Castiglione d’Orcia is a small town immersed in the nature of Val d’Orcia, declared a World Heritage Site by UNESCO. It's composed of hills, ravines and the iconic cypress trees that crown the isolated hills or line the roads in orderly rows.
The village was first mentioned in historical documents in 714 and was initially controlled by Aldobrandeschi, but became a free municipality in 1252. In the 14th century, however, Siena took control of it, leading it to become a point of contention between Siena and the Salimbeni family.
Like the other villages in this enchanting area, Castiglione is enticing not just thanks to its beautiful landscape, but also for its numerous remarkable artistic works that are kept in its distinctive historical centre.
Piazza Vecchietta is at the centre of the village, and is dedicated to the artist Lorenzo di Pietro (1412-1480), a famous painter, sculptor and architect nicknamed ‘il Vecchietta’ who is presumed to be a native of Castiglione. The Palazzo del Comune and other medieval buildings overlook the intriguing heart of the village. Visits to the ancient church of Santa Maria Maddalena, a Romanesque stone building and the church of Santi Stefano e Degna, the most important religious building in the village, are all unmissable.
Four important Sienese paintings used to be kept in the chapel dedicated to the Madonna, and are currently kept in the Museum of Sacred Art in Montalcino. Among the collection is a Madonna and Child enthroned, with Angels by Lorenzo di Pietro; a Madonna with Child attributed to Pietro Lorenzetti; and another one of the same name attributed to Simone Martini.
The impressive Tentennano Fortress, which stands on a limestone spur, towers over Castiglione d’Orcia. Built in the 13th century by the Tignosi Counts from Tintinnano, in the 14th and 15th centuries it belonged to the Salimbeni family from Siena. The impressive fortress, where Saint Catherine of Siena also stayed, had a consistently important strategic function for controlling the southern territory of the historic Sienese state.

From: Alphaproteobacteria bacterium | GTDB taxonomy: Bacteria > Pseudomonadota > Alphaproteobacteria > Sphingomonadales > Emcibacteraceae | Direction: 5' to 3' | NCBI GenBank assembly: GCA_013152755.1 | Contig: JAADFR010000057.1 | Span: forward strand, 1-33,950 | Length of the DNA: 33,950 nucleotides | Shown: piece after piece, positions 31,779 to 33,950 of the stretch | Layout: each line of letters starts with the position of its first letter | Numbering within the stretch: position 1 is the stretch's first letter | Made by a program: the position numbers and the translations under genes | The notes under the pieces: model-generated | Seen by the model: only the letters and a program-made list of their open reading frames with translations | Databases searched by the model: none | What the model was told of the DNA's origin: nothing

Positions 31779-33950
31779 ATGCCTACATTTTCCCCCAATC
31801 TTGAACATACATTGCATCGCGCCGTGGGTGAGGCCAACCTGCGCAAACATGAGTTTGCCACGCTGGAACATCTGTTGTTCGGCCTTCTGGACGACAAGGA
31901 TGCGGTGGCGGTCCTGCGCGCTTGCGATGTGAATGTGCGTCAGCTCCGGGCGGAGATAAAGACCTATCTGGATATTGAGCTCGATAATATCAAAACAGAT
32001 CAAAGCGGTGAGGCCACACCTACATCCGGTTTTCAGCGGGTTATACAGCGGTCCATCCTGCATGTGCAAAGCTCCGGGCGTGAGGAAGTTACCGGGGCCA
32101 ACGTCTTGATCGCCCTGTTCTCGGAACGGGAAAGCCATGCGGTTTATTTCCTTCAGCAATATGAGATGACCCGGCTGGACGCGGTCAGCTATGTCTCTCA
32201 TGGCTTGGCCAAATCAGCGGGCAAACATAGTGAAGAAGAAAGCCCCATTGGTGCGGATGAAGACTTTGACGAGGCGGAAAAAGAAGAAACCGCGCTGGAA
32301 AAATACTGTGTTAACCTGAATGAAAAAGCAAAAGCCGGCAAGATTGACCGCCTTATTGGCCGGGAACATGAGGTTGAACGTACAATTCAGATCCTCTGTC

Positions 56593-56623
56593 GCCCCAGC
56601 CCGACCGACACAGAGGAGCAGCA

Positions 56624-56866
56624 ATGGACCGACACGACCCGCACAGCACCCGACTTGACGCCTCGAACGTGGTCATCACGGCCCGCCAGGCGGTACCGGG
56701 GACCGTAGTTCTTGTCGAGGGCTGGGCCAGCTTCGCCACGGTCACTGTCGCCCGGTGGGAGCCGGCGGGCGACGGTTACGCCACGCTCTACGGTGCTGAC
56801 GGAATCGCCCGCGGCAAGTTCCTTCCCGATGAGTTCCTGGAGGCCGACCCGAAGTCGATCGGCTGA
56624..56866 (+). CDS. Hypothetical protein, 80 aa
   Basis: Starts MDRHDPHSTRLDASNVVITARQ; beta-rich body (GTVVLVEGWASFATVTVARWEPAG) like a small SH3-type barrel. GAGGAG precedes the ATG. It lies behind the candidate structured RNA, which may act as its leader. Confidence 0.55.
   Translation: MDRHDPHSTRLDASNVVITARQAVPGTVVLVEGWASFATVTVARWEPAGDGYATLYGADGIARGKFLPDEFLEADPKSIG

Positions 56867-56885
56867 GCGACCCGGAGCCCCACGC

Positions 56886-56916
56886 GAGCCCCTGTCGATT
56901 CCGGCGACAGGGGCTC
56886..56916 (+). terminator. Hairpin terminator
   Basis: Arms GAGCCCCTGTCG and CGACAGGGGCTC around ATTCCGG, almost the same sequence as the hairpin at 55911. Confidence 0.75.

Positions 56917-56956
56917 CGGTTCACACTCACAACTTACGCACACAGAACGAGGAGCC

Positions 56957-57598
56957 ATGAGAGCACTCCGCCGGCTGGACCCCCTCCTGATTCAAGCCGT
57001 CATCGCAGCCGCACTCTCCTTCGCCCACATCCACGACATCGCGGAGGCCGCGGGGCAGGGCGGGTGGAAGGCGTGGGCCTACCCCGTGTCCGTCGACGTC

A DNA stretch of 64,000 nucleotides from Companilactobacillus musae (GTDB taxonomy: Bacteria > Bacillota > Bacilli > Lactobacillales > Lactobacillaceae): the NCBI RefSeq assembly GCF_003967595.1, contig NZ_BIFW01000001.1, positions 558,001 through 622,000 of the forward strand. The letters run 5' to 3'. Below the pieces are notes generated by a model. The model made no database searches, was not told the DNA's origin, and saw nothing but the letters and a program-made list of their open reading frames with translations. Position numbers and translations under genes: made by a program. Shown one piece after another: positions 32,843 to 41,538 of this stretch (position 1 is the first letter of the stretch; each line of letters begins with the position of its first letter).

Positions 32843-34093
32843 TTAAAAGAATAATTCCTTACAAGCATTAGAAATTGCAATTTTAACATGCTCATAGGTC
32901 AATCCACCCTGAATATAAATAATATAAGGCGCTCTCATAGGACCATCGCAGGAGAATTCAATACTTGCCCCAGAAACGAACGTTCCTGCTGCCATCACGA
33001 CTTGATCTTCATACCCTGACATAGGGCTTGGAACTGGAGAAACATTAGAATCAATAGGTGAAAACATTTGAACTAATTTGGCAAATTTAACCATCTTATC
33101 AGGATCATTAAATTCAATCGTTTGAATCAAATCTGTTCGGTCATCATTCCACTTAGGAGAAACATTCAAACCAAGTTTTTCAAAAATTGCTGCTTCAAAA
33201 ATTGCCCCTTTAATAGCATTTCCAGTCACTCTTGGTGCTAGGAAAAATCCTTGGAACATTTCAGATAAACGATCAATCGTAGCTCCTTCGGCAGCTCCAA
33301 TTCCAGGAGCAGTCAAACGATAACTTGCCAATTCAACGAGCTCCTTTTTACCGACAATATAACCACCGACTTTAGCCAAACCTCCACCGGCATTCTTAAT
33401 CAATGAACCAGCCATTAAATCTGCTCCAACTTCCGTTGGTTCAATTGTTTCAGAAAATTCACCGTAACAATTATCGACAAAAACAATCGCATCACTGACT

The wonderful Natural and Cultural Artistic Park of Val d'Orcia surrounds Casitglione. It was created to protect the natural and artistic heritage of Val d'Orcia, including the territories of five municipalities: Castiglione d'Orcia, Montalcino, Pienza, Radicofani and San Quirico d'Orcia.
Bagni San Filippo is also relatively near Castiglione; the magnificent thermal area is well-known for the white calcareous deposits that wind through evocative paths full of greenery. The San Filippo Benizi Grotto a place of pilgrimage and prayer, is also in the hamlet.
On the third Sunday of October in the village of Vivo d'Orcia, the Palio del Boscaiolo takes place. The event is aimed at revitalising the authentic lumberjack traditions. The race between the two districts involves cutting logs, and the competition is over when all six competitors of each district are sat at their table with polenta in their bowls. The Mushroom and Chestnut Festival is also organized during October in this small town.
The Orcia Wine Trail passes by Castiglione d’Orcia; the route is characterized by its lovely hilly surroundings in which you’ll discover unique landscapes and all the area’s typical products, such as the DOC Orcia Wine and the Extra Virgin Olive Oil, certified DOP Terre di Siena.